Preparing a child with autism for a medical visit
Medical and dental visits are a significant source of stress to many people, including most children on the autism spectrum. Anxiety about the visit may lead to a variety of disruptive behaviors that can interfere with the care the child needs to receive. Stacey Cobb, MD, shared these five tips to help you prepare a child with autism for a successful visit.
- Talk about the appointment in advance. Many kids with autism like to know about changes to their normal routine in advance. This can happen the day or night before the appointment, or even the morning of the appointment.
- Visit the office before the day of the appointment. It can be helpful for the child to be familiar with the office and staff prior to receiving care. By experiencing the new location first, it may ease one of the anxieties related to the visit.
- Share your child’s diagnosis. Remind the clinic staff that your child has autism, as not all staff will know your child’s diagnosis.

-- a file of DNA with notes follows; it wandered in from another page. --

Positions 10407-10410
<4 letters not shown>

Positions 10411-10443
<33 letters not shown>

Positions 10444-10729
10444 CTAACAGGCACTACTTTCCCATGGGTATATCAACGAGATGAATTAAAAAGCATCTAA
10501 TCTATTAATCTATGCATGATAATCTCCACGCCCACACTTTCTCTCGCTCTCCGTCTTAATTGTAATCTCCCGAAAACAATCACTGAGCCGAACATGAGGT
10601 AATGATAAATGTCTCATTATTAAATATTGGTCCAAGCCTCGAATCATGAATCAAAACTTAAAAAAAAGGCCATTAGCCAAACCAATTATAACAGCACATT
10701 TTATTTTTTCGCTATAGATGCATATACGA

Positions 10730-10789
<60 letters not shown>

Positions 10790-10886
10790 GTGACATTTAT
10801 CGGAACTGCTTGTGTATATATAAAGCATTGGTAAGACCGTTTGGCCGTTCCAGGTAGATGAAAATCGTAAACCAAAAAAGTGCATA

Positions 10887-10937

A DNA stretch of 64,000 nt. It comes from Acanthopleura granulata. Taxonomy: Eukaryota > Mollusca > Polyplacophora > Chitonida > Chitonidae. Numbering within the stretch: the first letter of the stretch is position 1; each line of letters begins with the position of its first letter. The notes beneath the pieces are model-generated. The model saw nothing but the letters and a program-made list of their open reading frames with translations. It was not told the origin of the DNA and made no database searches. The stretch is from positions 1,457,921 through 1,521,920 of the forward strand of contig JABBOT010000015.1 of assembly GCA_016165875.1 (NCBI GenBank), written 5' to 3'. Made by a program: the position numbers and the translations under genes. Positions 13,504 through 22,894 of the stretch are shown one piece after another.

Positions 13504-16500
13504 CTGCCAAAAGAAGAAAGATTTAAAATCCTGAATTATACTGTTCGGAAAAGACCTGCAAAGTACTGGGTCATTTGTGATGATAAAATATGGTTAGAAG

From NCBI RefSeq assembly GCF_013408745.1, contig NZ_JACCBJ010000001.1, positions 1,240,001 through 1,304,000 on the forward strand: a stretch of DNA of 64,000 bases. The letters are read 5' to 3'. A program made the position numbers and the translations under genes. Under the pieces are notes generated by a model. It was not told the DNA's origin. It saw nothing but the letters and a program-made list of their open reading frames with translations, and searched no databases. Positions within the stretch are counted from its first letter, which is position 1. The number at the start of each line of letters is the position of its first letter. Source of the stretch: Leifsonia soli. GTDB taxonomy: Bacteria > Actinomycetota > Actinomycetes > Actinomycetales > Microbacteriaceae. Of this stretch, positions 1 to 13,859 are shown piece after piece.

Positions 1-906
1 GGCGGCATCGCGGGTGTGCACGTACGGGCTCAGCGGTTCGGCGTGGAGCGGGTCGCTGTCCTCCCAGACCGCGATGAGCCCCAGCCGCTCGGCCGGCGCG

- Use visual supports. Small pictures depicting each step of the appointment can be a useful way to show children what is coming next and when the visit will be over. This is especially helpful for children with communication difficulties.
- Remember to reflect. After the visit, make a few positive comments about the appointment, such as, “Your doctor was so happy to see you.”
Eliminating any unknowns and over communicating with an autistic child is a great step toward a successful medical visit. While these types of visits can be challenging, they aren’t anything that can’t run smoothly with a little extra planning, preparation and practice until you figure out exactly what works best for you and your child.
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